Here, some experts discuss how the “new normal” will function when we return to the post-lockdown workplace
Coronavirus will forever change the British workplace. Once it is safe for staff to return to the office, employees should expect it to look completely different from when they last saw it back in March. New technologies, layouts and office etiquettes will be required in order to protect the health and safety of employees and prevent a second wave of COVID-19 infections.
One of the changes may involve re-thinking the traditional 9 to 5 day day. With social distancing expected to continue until a vaccine has been rolled out, some workplaces will experiment with staggered start times and flexible hours to ensure all of their staff are not in the office at once. Furthermore, many workplace traditions of the past may need to come to an end. What will happen to the office tea round in a world where it’s no longer safe to touch each other’s cutlery? And will company catch-ups continue to be done via video conferencing?
To fully understand what the workplace might look like post-lockdown, employers, futurologists and HR experts have provided some expertise to prepare employees for what to expect from the offices of the not-so-distant future.
Workplaces will require hygiene policies and experts
Workplace hygiene will be of the utmost importance once employees start going back to the office. Businesses may soon face legal, insurance and health and safety backlashes if excellent hygiene is not maintained. This means that a company’s senior management will need to implement strict policies around this area. They should already be considering what their strategy will be, how this will be enforced and accumulating supplies to facilitate this.
Gillian McAteer, the Head of Employment Law at Citation, says: “It is not just the HR department’s job to oversee workplace hygiene; workplace hygiene needs to be owned by all levels of management, because what goes on at ground level on a day-to-day basis will make the difference.
“Businesses should decide the behaviours expected from employees, ensure this is communicated to all members of staff and provide training on what is required. Managers should also receive training on how to handle instances where these standards are not being met – from identifying where further training may be required through to formal disciplinary action.”
New technologies will start to appear
One thing that we are certain about is that offices will need to make the most of some new technologies that will make the workplace safer, cleaner and smarter. Some of these will be simple technologies, such as those which allow doors to open via bluetooth to avoid physical contact. Others may be more sophisticated, however, like thermal imaging technology that will identify elevated body temperatures to minimise the risk of infected staff entering the workplace. This is in addition to things like touch free hand sanitisers that will inevitably begin to pop up around bathrooms, kitchens and break rooms.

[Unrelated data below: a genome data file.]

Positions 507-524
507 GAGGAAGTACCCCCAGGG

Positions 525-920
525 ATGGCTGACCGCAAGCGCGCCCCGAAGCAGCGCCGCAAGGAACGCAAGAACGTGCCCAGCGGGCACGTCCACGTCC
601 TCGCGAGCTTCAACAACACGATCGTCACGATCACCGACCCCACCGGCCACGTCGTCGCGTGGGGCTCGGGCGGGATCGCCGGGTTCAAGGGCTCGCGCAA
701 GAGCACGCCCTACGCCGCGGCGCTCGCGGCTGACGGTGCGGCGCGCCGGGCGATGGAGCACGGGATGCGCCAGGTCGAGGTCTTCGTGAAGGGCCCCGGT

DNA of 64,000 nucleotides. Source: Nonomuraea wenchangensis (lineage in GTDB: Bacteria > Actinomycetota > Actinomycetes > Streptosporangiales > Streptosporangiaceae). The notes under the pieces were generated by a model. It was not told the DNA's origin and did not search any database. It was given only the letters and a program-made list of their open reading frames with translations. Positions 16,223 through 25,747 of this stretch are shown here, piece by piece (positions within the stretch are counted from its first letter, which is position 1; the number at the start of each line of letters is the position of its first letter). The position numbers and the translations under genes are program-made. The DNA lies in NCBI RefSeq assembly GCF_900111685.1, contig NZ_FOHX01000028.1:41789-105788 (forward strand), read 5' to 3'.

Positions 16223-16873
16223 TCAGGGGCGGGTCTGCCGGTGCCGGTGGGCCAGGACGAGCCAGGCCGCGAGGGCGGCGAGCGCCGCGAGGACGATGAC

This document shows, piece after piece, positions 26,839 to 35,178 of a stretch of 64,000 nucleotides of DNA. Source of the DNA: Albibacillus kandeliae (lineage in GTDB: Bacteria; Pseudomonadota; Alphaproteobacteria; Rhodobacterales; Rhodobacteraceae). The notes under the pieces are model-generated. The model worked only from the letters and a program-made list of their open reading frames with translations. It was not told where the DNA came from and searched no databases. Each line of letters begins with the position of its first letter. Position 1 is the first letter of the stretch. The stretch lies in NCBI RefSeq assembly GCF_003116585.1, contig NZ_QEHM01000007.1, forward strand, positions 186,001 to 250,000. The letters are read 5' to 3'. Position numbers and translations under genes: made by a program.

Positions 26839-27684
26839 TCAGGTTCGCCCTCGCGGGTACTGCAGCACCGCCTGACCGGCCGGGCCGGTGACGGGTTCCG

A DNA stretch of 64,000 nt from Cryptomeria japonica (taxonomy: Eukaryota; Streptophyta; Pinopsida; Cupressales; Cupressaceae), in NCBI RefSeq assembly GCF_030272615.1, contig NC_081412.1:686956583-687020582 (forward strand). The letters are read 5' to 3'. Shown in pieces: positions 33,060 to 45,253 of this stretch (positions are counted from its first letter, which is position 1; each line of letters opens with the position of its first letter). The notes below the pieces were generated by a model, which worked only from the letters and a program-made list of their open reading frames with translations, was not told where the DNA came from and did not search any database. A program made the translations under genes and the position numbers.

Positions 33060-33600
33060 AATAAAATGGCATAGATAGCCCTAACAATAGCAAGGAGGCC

Futurologist Dr. Ian Pearson told Citation: “There is face recognition which can recognise people, look up their personal records and decide what their risk is. You can assign risk factors using face recognition. Basic AI can also advise on risk assessments. Image recognition can also pick up whether someone has a temperature by looking into the corners of their eyes, which gives away your temperature quite accurately. Some companies are doing that sort of stuff too.”
Meetings will never be the same
Cramped conference rooms will surely be a thing of the past when staff return to their workplaces post-lockdown. Offering little opportunity for social distancing, these rooms will likely be repurposed as extra office space for seating and equipment. Experts predict that most meetings will instead continue to take place over audio and video in much the same way they have been throughout the coronavirus pandemic.
Go To Meeting explained: “Meeting rooms of the past were generally comprised of many people physically in the space, with one or two people joining remotely or from other offices. This model is now being turned upside down: only a few people will be in the office conference rooms, with the majority joining remotely.”
So keep your creative Zoom backgrounds saved; you will still be using them for the foreseeable future. All that may remain is a single meeting space may remain for confidential conversations you wouldn’t want the rest of your office to overhear.
Office layouts will become more flexible
Steelcase says: “When businesses begin to ramp up, they will be looking to bring 75-100% of their employees back to the office. In order to accommodate this along with distancing guidelines, workplaces will start to design for disinfecting, adopt flexible furniture and power that can be easily reconfigured, and introduce standing meetings that can take place in open areas.”
This suggests that offices will never quite look the same as they once did. Chairs and desks will be replaced by those with fabrics or surfaces that are easy to disinfect, for instance. Meanwhile, the layout of workplaces, particularly open plan ones, will need to become more flexible to allow for safe social distancing. Workspaces won’t be static in the way they once were; they’ll be able to adapt depending on the volume of staff in the office.